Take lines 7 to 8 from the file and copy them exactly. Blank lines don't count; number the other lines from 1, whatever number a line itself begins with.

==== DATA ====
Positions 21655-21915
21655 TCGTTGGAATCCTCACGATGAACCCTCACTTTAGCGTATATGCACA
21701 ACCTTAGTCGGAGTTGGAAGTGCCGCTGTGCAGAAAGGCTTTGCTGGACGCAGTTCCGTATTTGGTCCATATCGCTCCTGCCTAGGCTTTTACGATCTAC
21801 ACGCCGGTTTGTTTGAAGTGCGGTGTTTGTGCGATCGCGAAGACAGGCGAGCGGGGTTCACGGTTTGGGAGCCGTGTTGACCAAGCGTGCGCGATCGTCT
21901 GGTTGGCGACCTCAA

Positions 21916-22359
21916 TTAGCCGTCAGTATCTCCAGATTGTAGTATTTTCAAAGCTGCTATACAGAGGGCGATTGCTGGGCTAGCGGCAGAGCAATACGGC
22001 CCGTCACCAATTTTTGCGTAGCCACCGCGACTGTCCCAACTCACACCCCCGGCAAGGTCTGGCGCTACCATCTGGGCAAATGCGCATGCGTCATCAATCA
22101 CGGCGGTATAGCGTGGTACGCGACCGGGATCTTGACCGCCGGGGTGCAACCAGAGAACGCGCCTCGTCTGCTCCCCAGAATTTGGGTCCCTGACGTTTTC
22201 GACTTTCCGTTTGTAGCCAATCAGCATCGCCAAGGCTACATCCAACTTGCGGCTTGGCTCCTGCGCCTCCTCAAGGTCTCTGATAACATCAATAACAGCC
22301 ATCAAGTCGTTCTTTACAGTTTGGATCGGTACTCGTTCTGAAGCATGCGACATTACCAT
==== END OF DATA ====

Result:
21916 TTAGCCGTCAGTATCTCCAGATTGTAGTATTTTCAAAGCTGCTATACAGAGGGCGATTGCTGGGCTAGCGGCAGAGCAATACGGC
22001 CCGTCACCAATTTTTGCGTAGCCACCGCGACTGTCCCAACTCACACCCCCGGCAAGGTCTGGCGCTACCATCTGGGCAAATGCGCATGCGTCATCAATCA